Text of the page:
Social media service Facebook now has 2 billion users, CEO Mark Zuckerberg said on Tuesday, or about 25 percent of the world’s population.
Anita Balakrishnan of CNBC.com had the news:
The milestone comes as Zuckerberg has revealed a new mission for the social network over the past few months. The company, which in the past had focused on connecting the world, is now shifting slightly toward bringing the world closer, a sentiment Zuckerberg echoed in his post announcing the user milestone.
In a Chicago speech last week, Zuckerberg said he strives for users to find “a sense of purpose and support” on Facebook.
“A church doesn’t just come together,” Zuckerberg said. “It has a pastor who cares for the well-being of their congregation, makes sure they have food and shelter. A little league team has a coach who motivates the kids and helps them hit better. Leaders set the culture, inspire us, give us a safety net, and look out for us.”
Facebook has also shifted its technology to focus on augmented reality, an area where rival Snapchat has been considered a pioneer. Facebook will be making the “first mainstream augmented reality platform out of the camera,” Zuckerberg said earlier this year, an “Act 2” for the company.
Josh Constine of TechCrunch reported that Facebook’s size means more responsibility:
Two billion makes Facebook the largest social app in terms of logged-in users, above YouTube’s 1.5 billion, WeChat’s 889 million, Twitter’s 328 million and Snapchat’s estimated 255 million (extrapolated from its December 2015 ratio when it had 110 million daily and 170 million monthly users). Beyond YouTube, only Facebook’s other apps have more than 1 billion, including WhatsApp and Facebook Messenger, with 1.2 billion each. Instagram might soon join that club as it recently rocketed past 700 million.
Facebook’s growth the last half decade has been fueled by the developing world. The company has relentlessly optimized its app for cheap Android smartphones and low-bandwidth connections. It’s added 746 million users in Asia and the Rest of World region since hitting 1 billion users total. Meanwhile, it only added 41 million in the U.S. and Canada.
Despite Facebook’s size and age, at 17 percent its user count is growing as fast or faster than any year since 2012. And people aren’t using it less either. In fact, 66 percent of Facebook’s monthly users return each day now compared to 55 percent when it hit 1 billion. If the teenaged social network isn’t as cool to teenagers any more, it’s not showing in the big metrics.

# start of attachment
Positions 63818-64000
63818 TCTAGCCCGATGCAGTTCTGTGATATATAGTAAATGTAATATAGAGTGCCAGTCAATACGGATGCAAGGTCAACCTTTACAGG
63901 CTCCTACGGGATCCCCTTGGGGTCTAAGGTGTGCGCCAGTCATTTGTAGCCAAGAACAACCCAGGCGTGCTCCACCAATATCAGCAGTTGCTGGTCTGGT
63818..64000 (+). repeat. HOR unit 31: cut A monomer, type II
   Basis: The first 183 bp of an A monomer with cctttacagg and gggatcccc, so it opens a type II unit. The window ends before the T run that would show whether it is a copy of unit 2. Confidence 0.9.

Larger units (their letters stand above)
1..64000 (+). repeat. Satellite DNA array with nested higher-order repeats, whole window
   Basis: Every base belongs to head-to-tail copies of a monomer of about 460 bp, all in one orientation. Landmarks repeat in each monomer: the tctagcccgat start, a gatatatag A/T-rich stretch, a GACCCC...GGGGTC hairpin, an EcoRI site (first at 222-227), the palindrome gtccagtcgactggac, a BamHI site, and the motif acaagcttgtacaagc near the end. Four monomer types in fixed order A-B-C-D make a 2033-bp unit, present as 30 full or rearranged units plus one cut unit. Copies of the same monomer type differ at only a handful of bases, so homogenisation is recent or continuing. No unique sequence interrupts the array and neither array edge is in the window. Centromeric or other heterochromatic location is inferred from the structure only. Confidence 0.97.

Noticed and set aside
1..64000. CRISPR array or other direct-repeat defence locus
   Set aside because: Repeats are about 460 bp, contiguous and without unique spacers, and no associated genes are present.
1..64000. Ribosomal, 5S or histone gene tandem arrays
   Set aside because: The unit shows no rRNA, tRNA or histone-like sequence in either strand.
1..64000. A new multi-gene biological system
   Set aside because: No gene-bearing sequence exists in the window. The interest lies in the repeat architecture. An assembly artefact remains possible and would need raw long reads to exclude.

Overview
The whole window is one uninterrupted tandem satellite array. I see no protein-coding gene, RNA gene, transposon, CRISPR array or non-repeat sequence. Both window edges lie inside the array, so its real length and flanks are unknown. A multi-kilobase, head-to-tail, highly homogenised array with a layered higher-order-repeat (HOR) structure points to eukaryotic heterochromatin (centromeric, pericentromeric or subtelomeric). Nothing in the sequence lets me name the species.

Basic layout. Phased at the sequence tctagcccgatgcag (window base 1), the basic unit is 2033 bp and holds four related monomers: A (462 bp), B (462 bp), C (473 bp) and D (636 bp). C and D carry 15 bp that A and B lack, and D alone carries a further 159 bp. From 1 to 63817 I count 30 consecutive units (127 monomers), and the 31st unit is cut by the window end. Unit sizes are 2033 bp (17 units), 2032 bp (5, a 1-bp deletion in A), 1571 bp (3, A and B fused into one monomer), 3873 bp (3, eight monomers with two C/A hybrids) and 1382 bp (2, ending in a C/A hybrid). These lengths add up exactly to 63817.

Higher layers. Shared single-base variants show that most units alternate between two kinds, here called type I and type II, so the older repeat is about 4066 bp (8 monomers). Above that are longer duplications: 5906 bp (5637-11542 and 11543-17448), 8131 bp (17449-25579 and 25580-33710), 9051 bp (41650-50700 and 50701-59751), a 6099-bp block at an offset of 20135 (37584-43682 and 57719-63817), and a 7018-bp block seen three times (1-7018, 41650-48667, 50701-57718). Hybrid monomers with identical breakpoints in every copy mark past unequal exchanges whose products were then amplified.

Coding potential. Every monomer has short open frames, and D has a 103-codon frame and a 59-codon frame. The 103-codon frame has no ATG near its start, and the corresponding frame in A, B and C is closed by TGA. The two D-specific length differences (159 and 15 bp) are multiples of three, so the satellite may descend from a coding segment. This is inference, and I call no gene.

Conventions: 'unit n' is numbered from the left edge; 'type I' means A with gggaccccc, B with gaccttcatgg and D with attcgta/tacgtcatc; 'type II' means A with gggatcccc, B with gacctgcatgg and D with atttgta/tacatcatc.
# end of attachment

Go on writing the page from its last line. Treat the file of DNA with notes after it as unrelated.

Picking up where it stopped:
But neither does the colossal impact Facebook has had on society, which it’s now trying to bend toward positivity with its new mission statement to “Give people the power to build community and bring the world closer together.”
Kathleen Chaykowski of Forbes writes that the 2 billion mark comes days after it unveiled new tools:
The announcement comes a few days after Facebook’s first-ever Community Summit in Chicago, where Zuckerberg unveiled a host of new tools to make it easier for admins of massive Facebook groups to grow and curate their communities. More than 1 billion people use Facebook groups each month, making them a core component of the social network. At the event, Zuckerberg also revealed the company’s new mission, “Give people the power to build community and bring the world closer together.” Zuckerberg called the statement “an extension” of the company’s original mission of making the world “more open and connected.”
Facebook’s unprecedented reach can be a powerful tool for tackling global problems and democratizing access to people and knowledge. However, the social network’s influence also comes riddled with a host of ethical challenges. The company is continually navigating everything from how to moderate violent and sensitive live video content, to addressing extremist and terrorist groups that mobilize on the app and how to determine which information sources and political perspectives populate users’ personalized feeds.
“We feel like our responsibility is expanding, especially around passing this milestone of 2 billion people in the community,” Zuckerberg said in an interview at Facebook’s Menlo Park, California headquarters earlier this month. “We’ve been thinking about what our responsibility is in the world and what we need to do.”